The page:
There is more than one way that the universe may be infinite, or may contained in a structure with a number of infinite dimensions.



Differentialform
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05 Jun 2014, 3:10 pm

Regarding Tegmark's multiverse ideas, you might want to read this book review and this blog post by Peter Woit:

http://online.wsj.com/news/article_emai ... NjEwNDYyWj

http://www.math.columbia.edu/~woit/wordpress/?p=6551



ruveyn
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05 Jun 2014, 7:43 pm

Space can go on "forever" by being topologically unbounded, that is having no boundary points. For example the surface of a sphere in the topology of the surface is unbounded. Not a single boundary point. One can draw a line in one direction on the surface of a sphere and never hit an edge.



foodeater
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05 Jun 2014, 7:55 pm

mezzanotte wrote:
Humans evolved to comprehend matters of the Earth, because our survival depends on it. Equipped with only five senses and incredibly limited brains, we're not supposed to make sense of everything in the Universe. Just as an earthworm has not the slightest understanding of atomic bombs, we have almost no understanding of the Universe. Attempting to discuss the Universe in simplistic written languages is a joke, to be honest.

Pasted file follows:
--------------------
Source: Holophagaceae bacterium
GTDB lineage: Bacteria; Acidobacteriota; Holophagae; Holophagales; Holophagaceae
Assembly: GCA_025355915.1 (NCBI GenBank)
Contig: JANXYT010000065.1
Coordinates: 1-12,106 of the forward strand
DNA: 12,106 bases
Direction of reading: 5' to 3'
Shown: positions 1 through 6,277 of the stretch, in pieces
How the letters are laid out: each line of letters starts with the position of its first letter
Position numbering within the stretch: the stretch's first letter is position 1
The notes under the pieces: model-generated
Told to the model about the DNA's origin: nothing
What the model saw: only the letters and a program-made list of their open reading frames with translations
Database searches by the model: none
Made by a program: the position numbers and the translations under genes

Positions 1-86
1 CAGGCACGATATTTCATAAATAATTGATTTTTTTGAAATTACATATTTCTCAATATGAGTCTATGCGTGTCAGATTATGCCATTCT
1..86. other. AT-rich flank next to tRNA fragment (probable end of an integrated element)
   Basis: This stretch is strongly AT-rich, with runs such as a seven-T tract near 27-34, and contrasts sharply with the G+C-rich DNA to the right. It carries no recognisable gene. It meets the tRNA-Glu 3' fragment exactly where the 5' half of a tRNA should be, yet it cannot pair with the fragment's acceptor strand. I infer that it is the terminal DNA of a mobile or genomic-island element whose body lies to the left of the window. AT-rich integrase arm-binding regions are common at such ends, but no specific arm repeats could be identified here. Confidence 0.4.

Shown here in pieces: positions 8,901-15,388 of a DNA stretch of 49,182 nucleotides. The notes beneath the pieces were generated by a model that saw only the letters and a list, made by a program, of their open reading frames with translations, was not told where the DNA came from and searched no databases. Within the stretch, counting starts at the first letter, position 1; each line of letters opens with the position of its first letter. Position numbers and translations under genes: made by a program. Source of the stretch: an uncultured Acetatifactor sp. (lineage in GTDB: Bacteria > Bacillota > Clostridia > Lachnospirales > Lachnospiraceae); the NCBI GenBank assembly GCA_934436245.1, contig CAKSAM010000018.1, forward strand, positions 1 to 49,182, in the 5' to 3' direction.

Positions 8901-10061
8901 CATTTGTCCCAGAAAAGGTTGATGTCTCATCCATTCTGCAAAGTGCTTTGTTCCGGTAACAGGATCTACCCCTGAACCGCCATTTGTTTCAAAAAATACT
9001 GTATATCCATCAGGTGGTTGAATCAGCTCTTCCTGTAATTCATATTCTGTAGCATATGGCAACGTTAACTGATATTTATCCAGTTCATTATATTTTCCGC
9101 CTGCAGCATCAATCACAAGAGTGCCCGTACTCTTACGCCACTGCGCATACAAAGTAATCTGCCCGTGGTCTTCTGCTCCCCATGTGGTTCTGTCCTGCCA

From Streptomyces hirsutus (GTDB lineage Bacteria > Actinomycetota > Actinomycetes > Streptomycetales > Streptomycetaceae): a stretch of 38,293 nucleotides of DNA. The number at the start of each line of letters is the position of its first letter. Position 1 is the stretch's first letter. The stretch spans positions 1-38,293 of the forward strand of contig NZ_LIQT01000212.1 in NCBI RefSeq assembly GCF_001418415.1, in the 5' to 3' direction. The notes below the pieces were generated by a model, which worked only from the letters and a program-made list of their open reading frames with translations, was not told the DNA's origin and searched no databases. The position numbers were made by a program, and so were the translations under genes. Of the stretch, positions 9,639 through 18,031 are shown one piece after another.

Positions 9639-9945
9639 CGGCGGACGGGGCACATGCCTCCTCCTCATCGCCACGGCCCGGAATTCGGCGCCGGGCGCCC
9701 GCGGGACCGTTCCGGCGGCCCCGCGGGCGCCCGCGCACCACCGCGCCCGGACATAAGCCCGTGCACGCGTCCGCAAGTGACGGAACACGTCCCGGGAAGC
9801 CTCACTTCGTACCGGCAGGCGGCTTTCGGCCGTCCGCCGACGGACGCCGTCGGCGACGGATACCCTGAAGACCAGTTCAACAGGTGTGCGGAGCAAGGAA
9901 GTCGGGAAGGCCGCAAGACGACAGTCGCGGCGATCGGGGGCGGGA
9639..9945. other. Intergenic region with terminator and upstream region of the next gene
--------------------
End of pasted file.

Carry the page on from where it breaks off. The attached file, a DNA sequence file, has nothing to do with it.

i dunno considering we are the only ones on the planet to both attempt to reason and have senses of humor it makes a lot of sense to me. :lol:



Adamantium
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06 Jun 2014, 10:38 am

Differentialform wrote:
Regarding Tegmark's multiverse ideas, you might want to read this book review and this blog post by Peter Woit:

http://online.wsj.com/news/article_emai ... NjEwNDYyWj

http://www.math.columbia.edu/~woit/wordpress/?p=6551


Tosh. Woit is attacking his own pet peeves and trying to make Tegmark fit the target. Tegmark does not claim that all these ideas are true, but that they are worth exploring.

As for experiment vs. math. This is the most quixotic false dichotomy of all. We live after Dirac. The LHC found the Higgs, just as the math predicted. We need the experiment to prove the math, but saying the experiment must come first is retreating to the 18th Century.

Infinities are hard to imagine and think through. Tegmark is pretty good at this.



Differentialform
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06 Jun 2014, 11:19 am

Adamantium wrote:
As for experiment vs. math. This is the most quixotic false dichotomy of all. We live after Dirac. The LHC found the Higgs, just as the math predicted. We need the experiment to prove the math, but saying the experiment must come first is retreating to the 18th Century.